Five years on from the 2012 Paralympics, London is set to host yet another mega para sports event - the 2017 IPC World Para Athletics Championships. With record ticket sales, the Championship is set to be one of the biggest ever in the history of international para sports.
For those not familiar with the event, the IPC World Championships is a major international multi-sport event, held every two years, involving athletes with a range of physical challenges, from across the world. The 2017 World Championships
From the moment one lands at the Heathrow International Airport in London, major hoardings of the event welcome guests to what lies in store
Following a hugely successful 2016 Paralympic Games in Rio, India has sent its biggest ever contingent of 28 athletes to a Para Athletics World Championships; more than double the number (15) that represented India at the 2015 edition in Doha.
Despite the large numbers there is an air of calmness inside the official hotel of the Indian contingent, located right next to the Tower Bridge of London and by the river Thames - the view from the rooms is picturesque and the organisers and the Ministry of Youth Affairs and Sports, Govt. of India have gone to great lengths to ensure the utmost comfort of the athletes.
The feeling this time is different; the athletes are settled in comfortably, and remarkably exhibit very little sign of fear or pressure ahead of such an important competition in their sporting careers. Granted, some of the Indian para athletes here are experienced campaigners, but even the relatively inexperienced ones are displaying an aura of quiet confidence around them - “I’ve already played against most of my main competitors at the IPC Para Athletics Grand Prix in China, earlier this year. I will be up against the same athletes here as well. I know what to expect and have kept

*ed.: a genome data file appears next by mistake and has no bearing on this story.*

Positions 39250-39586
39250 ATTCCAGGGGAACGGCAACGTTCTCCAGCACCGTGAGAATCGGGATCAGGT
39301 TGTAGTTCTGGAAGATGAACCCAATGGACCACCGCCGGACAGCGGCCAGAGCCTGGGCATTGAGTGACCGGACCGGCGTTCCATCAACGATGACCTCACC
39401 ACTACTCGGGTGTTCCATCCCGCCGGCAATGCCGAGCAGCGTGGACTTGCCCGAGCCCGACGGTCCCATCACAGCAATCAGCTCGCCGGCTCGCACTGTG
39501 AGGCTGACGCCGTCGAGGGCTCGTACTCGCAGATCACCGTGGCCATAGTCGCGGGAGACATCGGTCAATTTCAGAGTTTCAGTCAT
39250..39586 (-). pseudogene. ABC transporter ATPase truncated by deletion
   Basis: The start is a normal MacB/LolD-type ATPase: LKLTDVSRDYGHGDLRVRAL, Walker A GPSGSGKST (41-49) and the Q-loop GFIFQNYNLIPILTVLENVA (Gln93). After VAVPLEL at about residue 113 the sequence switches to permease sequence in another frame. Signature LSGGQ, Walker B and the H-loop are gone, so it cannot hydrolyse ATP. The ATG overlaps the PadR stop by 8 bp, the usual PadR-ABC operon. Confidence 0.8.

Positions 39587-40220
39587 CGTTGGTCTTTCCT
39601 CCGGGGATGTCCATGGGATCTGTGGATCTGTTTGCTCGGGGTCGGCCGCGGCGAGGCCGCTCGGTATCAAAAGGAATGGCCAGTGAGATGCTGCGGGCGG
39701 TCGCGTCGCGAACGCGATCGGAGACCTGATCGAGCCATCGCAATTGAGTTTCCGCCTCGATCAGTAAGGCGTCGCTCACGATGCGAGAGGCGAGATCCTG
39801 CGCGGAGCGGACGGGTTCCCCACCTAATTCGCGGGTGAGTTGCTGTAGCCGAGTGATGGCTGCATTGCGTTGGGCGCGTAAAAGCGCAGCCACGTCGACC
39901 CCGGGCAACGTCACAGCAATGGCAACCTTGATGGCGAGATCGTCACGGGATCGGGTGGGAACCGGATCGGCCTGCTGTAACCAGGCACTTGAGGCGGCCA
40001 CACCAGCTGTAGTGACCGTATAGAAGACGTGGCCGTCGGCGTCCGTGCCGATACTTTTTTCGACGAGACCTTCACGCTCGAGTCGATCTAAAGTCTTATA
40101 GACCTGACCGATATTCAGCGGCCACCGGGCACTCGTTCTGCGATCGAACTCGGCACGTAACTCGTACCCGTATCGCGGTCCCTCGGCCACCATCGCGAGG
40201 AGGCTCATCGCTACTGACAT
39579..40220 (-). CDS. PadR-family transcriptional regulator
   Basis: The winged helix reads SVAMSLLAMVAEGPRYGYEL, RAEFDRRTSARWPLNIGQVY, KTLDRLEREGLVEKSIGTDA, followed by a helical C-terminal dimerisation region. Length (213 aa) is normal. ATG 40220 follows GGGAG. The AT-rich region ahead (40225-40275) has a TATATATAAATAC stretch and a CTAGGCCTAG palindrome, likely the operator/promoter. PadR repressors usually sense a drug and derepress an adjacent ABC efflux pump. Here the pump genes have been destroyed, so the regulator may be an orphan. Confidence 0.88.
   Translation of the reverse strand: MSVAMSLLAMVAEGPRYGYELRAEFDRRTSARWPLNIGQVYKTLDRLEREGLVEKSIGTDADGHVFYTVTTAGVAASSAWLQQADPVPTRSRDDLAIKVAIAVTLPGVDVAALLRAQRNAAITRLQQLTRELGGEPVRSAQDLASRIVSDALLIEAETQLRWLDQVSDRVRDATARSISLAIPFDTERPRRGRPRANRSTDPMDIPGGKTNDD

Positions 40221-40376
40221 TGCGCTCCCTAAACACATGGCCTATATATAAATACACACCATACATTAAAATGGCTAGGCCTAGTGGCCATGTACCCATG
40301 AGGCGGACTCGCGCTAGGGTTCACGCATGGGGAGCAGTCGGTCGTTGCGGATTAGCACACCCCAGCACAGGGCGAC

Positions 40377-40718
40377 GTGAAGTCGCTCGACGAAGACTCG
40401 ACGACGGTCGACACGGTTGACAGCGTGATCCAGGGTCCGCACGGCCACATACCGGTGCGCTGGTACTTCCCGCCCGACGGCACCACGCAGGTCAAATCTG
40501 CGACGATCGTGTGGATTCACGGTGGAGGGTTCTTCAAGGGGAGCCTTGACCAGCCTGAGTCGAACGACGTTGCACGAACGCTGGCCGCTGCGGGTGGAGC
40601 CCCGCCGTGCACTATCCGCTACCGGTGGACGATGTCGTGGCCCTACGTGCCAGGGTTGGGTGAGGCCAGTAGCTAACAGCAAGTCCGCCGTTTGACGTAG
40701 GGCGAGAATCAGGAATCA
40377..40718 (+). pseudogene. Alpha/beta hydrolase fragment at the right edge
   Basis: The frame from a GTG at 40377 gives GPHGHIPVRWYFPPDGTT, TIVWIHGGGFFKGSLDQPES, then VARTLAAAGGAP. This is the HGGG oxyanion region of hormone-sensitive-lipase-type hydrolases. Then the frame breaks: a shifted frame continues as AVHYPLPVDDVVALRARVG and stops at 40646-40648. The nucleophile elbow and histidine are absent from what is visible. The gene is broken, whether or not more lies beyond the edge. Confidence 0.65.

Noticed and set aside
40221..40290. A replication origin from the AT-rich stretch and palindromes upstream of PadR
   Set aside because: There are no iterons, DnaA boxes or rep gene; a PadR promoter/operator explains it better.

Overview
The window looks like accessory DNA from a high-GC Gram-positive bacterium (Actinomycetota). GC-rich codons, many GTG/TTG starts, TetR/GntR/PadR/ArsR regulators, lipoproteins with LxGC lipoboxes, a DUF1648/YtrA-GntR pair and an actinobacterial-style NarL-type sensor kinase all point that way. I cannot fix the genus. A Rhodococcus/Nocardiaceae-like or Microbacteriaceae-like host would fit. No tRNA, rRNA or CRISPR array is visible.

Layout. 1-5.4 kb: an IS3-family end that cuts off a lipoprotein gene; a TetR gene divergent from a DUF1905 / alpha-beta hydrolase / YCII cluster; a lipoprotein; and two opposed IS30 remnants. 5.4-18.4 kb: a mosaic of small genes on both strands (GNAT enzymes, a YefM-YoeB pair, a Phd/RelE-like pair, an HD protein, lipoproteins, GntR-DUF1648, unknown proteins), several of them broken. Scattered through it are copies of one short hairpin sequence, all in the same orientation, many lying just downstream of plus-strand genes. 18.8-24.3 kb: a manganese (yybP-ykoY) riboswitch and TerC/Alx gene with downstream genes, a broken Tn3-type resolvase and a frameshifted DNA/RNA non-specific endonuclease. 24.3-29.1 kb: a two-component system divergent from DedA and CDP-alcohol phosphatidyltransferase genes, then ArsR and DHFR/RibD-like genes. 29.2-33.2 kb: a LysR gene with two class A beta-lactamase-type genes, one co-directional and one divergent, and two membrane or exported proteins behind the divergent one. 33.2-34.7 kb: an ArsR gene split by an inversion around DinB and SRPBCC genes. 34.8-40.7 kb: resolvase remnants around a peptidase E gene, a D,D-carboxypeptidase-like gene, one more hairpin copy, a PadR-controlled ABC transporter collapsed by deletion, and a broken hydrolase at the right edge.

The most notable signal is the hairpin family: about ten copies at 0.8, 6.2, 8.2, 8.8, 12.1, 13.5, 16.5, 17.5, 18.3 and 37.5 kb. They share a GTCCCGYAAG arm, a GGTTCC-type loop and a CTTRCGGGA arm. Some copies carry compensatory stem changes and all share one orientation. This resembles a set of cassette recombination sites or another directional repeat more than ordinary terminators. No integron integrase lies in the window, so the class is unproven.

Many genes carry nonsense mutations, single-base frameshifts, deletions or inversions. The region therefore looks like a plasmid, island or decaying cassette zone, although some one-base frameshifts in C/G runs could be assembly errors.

There is a change in the thought process as well, the Indians are not happy to just be here, they feel like they belong here. This may be an after-effect of the 4 medals won in Rio - India’s best performance at a Paralympic Games. “We won 4 medals in Rio, it may double at this World Championships,” says Javelin Thrower Sandeep, who finished 4th and had narrowly missed out on a medal in Rio.
This contingent abounds in confidence and is targeting medals. Not a major surprise, given that almost all India para athletes here in London are in the top 10 in the world, in their respective events. “I hope I do well, and not just me; the whole team, because everybody is in a good preparation and we hope for a good performance from the whole contingent.”, says Indian High Jumper Sharad Kumar who represented India at Rio 2016. Javelin thrower Rinku, the youngest member of the Paralympics team aged 17 then, echoes this sentiment and states, “Rio was great for the team, but I think we will bring back at least 6-7 medals. For me, Rio was great as my first Paralympics, and I am now looking forward to applying everything I learned in London to bring better results this time!”.
Something interesting is happening in Indian para sports. Rio 2016 ignited the fire, with greater prominence for para sports in the country. It is now taking a unique shape, where the differently-abled athletes of India are trumping their able-bodied counterparts when it comes to international performances. Para sports have also seen a recent spike in India, with larger numbers of differently-abled individuals taking up the
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